His mother revealing she smoked crack when he was a child:
Yeah, when I was around 35, my mom pulled me to the side in the kitchen. Out of nowhere, she was like, “You know, when you were 5, I used to go and do crack.” She was like, “It was new during that time. I was dating this drug-dealer guy, and he sold cocaine, and we would do cocaine, and that was like a normal thing.” And she said, “Me and that guy broke up, and I had to find something to get high, and there was this new thing called crack.” So she tried it, and there it was. And the person that she ended up marrying was the guy that used to keep me when she would go do crack.
If she told him because it had been gnawing at her:
Yeah, but I think it was more that I triggered it, because at that time, I was doing drugs. I wasn’t doing hard drugs—she saw me smoking [weed] all the time, and I think she saw me going down a path. I think she was trying to tell me the story to help me. She said, “You know, I left this dude, and I had to get my own apartment at that point, and I was still smoking crack, and when I moved into this apartment, I guess the people that lived there before left a tennis racket in the corner.” So at the time, she was like, “I’m gonna take tennis lessons.” Two years later she looked up and she hadn’t taken one, ’cause she was doing drugs. The tennis racket was the thing that made her know “I missed all that time.”
People still thinking of him as sober and vegan:
Yeah, my life has changed a lot. I was a vegan/vegetarian for like 14, 15 years. After our first album, we were going hard, out on the road, doing drugs, partaking in every woman, and I started to see myself deteriorate. I would look in the mirror and be like, “You look like shit.” So I got to a point where I said, I gotta stop. So I went that way and tried it. What’s funny is this idea that people have of me as being straight-edge. My homie Cee-Lo, from Goodie Mob, he has this joke. He’s like, “Man, I don’t know why these women think we’re sitting cross-legged with incense like some Buddhists, praying with our hands. I mean, we out here fucking these bitches.” [laughs] I mean, I hate to say it like this, but Martin Luther King, he was out there, you know what I mean? Just because you have a natural urge and you follow it, it doesn’t mean that you can’t want the best for people and the best for yourself. And now, to be honest, when I write about sex, it’s more like: I’m on a time clock. I’m getting older, so you want to get it all in.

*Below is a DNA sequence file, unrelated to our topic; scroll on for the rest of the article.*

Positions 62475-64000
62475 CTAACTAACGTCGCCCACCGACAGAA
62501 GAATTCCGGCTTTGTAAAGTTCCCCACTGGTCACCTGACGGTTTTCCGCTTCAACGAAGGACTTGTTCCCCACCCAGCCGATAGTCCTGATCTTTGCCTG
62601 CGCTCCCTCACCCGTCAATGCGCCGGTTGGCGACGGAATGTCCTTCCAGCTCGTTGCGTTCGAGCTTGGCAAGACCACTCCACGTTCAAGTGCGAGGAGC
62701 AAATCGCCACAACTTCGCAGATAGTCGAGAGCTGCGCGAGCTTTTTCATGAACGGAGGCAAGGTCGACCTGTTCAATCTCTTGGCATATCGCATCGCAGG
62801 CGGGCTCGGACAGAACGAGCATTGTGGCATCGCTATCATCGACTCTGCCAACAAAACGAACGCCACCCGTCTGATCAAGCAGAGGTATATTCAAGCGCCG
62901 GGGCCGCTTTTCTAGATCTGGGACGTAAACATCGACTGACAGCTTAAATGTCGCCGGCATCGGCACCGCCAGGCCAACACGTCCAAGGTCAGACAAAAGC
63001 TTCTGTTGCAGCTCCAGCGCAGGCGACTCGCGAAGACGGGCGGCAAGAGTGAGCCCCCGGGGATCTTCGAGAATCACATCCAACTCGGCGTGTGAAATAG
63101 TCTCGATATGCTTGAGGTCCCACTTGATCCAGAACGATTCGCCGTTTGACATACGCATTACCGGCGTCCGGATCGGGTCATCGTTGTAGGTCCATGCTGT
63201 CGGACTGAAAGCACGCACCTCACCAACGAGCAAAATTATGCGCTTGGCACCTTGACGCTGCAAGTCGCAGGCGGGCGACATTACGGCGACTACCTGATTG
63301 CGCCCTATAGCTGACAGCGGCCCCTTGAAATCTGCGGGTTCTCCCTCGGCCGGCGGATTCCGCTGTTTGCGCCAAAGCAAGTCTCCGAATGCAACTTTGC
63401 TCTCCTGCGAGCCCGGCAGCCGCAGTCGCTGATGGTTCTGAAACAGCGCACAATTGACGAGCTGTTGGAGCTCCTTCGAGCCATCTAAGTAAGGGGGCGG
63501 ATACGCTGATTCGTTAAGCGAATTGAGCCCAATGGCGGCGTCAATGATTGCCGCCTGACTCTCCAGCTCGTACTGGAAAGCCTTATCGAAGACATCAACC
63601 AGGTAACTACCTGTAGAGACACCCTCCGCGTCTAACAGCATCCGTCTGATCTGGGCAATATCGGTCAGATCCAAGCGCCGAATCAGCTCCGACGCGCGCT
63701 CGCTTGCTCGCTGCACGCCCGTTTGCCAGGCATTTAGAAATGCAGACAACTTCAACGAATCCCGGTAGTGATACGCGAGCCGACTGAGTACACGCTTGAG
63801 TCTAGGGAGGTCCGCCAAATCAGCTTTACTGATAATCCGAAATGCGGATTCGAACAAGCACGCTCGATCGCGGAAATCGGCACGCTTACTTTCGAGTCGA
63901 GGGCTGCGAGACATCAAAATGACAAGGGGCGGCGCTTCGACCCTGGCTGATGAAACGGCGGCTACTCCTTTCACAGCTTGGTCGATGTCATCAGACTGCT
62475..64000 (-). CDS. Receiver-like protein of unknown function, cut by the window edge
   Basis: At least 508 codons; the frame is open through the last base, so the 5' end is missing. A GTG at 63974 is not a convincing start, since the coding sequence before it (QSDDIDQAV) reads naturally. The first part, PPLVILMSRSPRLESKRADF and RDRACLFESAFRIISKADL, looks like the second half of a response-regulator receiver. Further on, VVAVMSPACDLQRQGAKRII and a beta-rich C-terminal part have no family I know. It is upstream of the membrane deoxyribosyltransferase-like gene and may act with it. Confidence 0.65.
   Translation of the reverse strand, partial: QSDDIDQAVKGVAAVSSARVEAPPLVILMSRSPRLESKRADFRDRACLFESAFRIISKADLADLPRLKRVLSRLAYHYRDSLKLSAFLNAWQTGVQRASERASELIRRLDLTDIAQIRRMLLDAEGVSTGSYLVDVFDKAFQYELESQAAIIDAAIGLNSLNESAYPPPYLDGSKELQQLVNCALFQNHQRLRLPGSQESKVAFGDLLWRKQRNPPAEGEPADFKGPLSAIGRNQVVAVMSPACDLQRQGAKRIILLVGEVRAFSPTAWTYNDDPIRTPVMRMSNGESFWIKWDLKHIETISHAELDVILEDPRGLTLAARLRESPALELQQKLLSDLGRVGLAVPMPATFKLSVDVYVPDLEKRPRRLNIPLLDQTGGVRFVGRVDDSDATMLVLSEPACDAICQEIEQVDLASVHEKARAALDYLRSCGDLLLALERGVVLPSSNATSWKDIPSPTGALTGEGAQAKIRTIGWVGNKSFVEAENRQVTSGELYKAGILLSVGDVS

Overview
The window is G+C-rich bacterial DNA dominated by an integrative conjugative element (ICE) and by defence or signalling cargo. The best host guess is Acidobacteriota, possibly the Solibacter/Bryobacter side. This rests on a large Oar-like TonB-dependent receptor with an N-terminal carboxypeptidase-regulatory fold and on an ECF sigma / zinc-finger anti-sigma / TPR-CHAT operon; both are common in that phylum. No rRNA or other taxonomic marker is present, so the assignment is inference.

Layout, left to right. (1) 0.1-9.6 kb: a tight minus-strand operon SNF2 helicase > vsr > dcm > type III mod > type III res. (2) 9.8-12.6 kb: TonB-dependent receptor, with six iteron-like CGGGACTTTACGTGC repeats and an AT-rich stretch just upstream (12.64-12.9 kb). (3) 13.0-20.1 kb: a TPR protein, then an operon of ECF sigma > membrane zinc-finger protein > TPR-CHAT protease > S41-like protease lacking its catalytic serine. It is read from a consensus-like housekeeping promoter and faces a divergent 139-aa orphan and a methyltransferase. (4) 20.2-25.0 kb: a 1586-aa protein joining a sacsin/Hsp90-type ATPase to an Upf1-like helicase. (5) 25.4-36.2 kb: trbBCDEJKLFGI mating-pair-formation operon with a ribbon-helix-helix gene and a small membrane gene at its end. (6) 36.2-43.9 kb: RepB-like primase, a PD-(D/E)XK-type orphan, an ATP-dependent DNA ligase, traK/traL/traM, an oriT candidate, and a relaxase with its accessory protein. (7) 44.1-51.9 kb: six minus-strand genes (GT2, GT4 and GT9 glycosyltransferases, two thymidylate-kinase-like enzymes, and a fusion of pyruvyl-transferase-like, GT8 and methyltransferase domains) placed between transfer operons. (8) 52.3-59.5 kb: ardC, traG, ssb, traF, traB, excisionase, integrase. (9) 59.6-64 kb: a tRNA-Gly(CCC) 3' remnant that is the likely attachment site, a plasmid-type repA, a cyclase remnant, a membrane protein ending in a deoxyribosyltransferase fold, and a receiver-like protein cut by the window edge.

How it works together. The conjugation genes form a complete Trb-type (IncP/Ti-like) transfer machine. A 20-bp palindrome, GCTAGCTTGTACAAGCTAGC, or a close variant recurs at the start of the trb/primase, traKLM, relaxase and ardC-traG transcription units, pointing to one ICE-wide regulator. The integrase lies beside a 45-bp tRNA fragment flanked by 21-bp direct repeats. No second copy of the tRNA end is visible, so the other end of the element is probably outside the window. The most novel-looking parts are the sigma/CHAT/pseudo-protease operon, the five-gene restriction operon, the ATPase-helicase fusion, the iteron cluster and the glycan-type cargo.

Admiring Big Boi and dropping out of high school:
Big Boi is smart as fuck. We went to the same high school. I dropped out in 11th grade. Big Boi graduated with honors. When you watch early OutKast videos, Big Boi’s the leader. He always had the confidence, where I was kind of like the shy one. Big Boi can rap better than me—I always said that. If somebody said, “Pick who you want from OutKast to go to battle with you,” it wouldn’t be me. ’Cause like, what I’ma do? Say some mind shit? You can’t have thoughts in a battle—nobody gives a shit about that.